Kurt has been developing and teaching field environmental philosophy courses since 1994. At UConn-Storrs (1994-2004) he developed “Words In the Woods,” a three-week summer-camp intensive for gifted and talented high school students. During this time, he served as an elected Inland Wetlands Commissioner in the town of Chaplin, Ct., which gave him a practical understanding of the legal and regulatory aspects of environmentalism. He also served as an appointed Conservation Commissioner for the same town, and received the Presidential Award from the Connecticut Association of Conservation and Inland Wetland Commissions in 1999 for his leadership role in preserving open space in the Natchaug River watershed. To organize conservationists within the borders of Connecticut’s largest drinking water watershed, Kurt founded and served as president for the citizen-action Naubesatuck Watershed Council. Under his direction, Naubesatuck played the leading role in establishing long-term protection for, and USGS monitoring of, the Fenton River on the UConn-Storrs campus.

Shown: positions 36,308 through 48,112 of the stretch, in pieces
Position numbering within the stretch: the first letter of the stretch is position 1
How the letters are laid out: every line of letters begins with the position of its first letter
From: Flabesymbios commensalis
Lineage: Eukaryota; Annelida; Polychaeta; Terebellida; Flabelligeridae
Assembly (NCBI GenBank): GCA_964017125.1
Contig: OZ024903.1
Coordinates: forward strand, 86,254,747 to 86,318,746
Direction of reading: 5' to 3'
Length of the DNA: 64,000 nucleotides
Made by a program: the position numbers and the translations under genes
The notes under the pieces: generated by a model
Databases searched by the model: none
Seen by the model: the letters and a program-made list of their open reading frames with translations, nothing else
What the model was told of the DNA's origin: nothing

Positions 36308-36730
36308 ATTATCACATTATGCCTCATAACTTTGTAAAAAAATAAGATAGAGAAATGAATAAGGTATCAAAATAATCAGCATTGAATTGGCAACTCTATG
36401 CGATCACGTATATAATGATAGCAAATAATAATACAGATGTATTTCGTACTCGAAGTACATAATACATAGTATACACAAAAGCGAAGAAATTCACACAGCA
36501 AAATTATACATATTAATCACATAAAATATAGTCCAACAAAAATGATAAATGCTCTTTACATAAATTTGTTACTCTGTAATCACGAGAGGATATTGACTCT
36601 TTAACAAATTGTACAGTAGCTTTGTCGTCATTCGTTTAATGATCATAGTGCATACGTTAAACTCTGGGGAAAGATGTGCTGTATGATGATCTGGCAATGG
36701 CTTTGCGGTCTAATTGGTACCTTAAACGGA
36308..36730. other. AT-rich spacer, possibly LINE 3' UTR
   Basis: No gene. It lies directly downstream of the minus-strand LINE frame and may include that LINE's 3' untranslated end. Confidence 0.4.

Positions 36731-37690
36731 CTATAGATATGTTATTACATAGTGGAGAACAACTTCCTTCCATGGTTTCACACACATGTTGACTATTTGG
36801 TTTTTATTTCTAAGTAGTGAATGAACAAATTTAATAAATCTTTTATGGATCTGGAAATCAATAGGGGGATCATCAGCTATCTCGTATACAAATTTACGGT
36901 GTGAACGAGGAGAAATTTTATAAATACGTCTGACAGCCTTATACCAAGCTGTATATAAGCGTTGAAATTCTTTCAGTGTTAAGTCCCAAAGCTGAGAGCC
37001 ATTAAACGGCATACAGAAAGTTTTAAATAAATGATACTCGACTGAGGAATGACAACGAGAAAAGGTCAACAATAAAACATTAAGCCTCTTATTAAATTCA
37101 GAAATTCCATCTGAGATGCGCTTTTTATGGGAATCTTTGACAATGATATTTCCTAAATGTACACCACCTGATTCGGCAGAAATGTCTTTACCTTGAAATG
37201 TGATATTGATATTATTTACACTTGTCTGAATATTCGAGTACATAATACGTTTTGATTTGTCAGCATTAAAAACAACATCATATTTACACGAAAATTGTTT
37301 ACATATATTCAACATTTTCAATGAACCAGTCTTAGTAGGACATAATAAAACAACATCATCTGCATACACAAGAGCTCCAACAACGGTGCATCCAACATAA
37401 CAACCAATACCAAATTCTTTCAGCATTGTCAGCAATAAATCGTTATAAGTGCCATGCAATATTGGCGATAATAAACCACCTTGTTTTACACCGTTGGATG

As a visiting research professor at the Center for Environmental Philosophy based at the University of North Texas (2005-2007), Kurt was mentored by Dr. Eugene Hargrove, founder-editor of Environmental Ethics, the preeminent academic journal of environmental philosophy. At CEP, he developed “Tracing Darwin’s Path” in collaboration with Dr. Ricardo Rozzi, and the Omora and OSARA foundations. This unique and transformative intensive takes place every December and January on Navarino Island in the Cape Horn Biosphere Reserve at the southernmost tip of South America.
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